There are two big developments in Action 9 investigations that uncovered hundreds of fraud victims. One woman has been sent to prison for selling phony grants. And another woman is now behind bars for peddling insurance investments the state called a ponzi scheme.
Action 9's Todd Ulrich confronted Nanci Hubsch in 2008.
"Do you have anything to do with HUD?" Ulrich asked Hubsch.
"Get out of here." Hubsch said.
Hubsch did not answer Ulrich's questions about her foreclosure rescue and insurance companies.
Hubsch was sentenced to 15 years in state prison for failing to pay restitution to victims of her insurance investments. State investigators called the investment plan a ponzi scheme.
Debbie Via said she lost more than $100,000.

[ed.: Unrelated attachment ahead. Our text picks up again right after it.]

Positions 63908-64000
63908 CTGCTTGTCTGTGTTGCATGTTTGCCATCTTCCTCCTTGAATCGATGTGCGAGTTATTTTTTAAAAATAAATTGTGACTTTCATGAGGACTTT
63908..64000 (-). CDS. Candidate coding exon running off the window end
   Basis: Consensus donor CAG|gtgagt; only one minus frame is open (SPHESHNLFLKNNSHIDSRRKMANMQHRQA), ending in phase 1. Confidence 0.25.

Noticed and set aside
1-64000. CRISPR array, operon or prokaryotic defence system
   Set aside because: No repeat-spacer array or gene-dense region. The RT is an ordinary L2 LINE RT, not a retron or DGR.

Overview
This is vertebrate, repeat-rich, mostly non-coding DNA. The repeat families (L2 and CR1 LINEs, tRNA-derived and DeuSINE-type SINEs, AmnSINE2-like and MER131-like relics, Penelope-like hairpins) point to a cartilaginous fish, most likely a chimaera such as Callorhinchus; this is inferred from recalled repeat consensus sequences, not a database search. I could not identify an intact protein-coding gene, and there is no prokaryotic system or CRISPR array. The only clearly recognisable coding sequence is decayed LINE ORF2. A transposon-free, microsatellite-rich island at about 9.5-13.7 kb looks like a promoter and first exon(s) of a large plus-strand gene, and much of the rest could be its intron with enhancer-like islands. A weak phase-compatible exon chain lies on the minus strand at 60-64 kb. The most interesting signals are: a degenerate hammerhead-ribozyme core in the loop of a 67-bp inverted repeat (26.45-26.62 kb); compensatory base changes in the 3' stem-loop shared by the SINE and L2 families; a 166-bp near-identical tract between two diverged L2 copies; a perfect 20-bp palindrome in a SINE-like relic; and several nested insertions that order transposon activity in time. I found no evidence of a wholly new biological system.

"How could she have done this?" Via said.
Hubsch was first sentenced to probation only, but when a judge found she failed to make any restitution payments, that triggered prison time.
In another Action 9 investigation, many families said Michelle Irma Jackson promised them government grants for a fee and then never delivered the money.
Jackson owned IM Credit Solutions and Grants.
Action 9 first confronted her in 2011.
"Where's (the money) coming from?" Ulrich asked.
"Grants," Jackson said.
"Where?" Ulrich asked.
"Grant money," Jackson replied.
"But where is it coming from?" Ulrich asked.
"U.S. government," said Jackson.
Inside a south Orlando office building, state investigators said at least 2,000 people paid Jackson fees for government grants and lost more than $300,000.
Just this month, a judge sentenced Jackson to 15 years in state prison for organized fraud. She had pleaded no contest to 30 counts of fraud in December, then attempted to change her plea and failed. Jackson was also ordered to pay restitution. Victims had paid $300 to $1,200 in fees.
Michelle Jackson has filed an appeal in her case. Her victims and the people conned by Nanci Hubsch have won court judgments to collect restitution. But many times restitution is impossible to collect.